It's a crime only if the victim dies?
University of Michigan professor David Uhlmann authored a recent editorial describing his time as a Federal Prosecutor and noting the flaw in worker safety legislation: a criminally culpable employer can be charged with a criminal offense only if an employee dies. Causing death is a misdemeanor; causing permanent serious harm is not punishable.
Uhlmann described a particularly reprehensible case that he investigated in Idaho where the employer, a wealthy lawyer and private school graduate (Wharton, in fact) deliberately endangered young workers by assigning them to clean a 25,000 gallon cyanide waste tank without proper safety equipment (without ANY safety equipment, to be precise). When the employees objected to the lack of safety equipment, the boss gave them a choice of cleaning the tank or giving up their job.
One 20 year old was eventually removed from the tank with severe cyanide poisoning that left him permanently, severely disabled. He suffers from brain damage and bodily rigidity similar to severe Parkinson's Disease. Obviously he will never work again, he will never have a normal family life and taxpayers will pick up the substantial lifetime cost of his care. Yet, his employer could not be punished for the callous behavior that injured the man. Even had he died, the employer would have been punishable only as a minor misdemeanor with a maximum of several months' jail time.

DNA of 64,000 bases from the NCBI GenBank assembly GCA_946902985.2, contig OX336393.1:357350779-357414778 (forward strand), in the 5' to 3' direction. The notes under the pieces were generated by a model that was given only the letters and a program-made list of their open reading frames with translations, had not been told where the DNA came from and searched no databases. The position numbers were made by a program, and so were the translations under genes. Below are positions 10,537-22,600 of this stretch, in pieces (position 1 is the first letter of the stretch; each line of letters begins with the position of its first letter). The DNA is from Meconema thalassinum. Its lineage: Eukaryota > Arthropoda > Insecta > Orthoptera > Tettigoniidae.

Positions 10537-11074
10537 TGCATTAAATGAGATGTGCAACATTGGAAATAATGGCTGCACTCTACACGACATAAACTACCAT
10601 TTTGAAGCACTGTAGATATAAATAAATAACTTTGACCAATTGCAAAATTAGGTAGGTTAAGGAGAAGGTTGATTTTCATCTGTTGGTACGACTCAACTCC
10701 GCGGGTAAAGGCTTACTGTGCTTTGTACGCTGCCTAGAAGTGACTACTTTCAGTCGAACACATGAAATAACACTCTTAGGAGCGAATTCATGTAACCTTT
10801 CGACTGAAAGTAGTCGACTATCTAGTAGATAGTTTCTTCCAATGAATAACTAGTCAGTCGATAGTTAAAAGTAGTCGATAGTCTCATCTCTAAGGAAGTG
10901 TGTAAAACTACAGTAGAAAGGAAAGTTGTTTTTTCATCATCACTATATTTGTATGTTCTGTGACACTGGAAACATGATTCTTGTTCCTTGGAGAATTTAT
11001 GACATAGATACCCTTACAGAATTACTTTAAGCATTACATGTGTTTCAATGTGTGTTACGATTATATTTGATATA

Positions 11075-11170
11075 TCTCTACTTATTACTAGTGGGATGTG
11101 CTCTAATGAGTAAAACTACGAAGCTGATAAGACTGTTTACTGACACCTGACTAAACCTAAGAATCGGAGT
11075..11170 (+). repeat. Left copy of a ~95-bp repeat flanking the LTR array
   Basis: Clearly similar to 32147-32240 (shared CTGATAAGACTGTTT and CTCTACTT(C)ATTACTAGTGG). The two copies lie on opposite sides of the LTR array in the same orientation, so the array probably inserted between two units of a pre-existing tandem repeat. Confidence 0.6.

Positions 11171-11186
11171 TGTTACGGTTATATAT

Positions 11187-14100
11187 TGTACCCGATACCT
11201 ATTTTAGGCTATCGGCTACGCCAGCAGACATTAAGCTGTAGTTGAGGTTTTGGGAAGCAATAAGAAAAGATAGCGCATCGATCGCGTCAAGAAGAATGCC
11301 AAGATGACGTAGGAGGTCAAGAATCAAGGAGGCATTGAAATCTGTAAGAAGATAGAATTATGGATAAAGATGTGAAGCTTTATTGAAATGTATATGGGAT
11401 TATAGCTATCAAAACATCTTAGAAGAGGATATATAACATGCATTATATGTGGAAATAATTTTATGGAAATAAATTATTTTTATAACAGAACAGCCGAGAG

When one weighs the culpability and ramifications of this man's behavior against other federal punishments and penalties, the penalties [or lack of penalties] for maiming or killing an employee need to be revisited. Uhlmann noted that about 6,000 workers die on the job each year, with many more catastrophic injuries. His experience, like ours, is that many of these injuries and deaths are preventable. To add insult to injury, in Michigan, the employee not only CANNOT sue his employer for gross negligence or wanton misconduct, any recovery he can achieve from anyone else with contributing fault goes first to re-pay his employer's workers comp lien.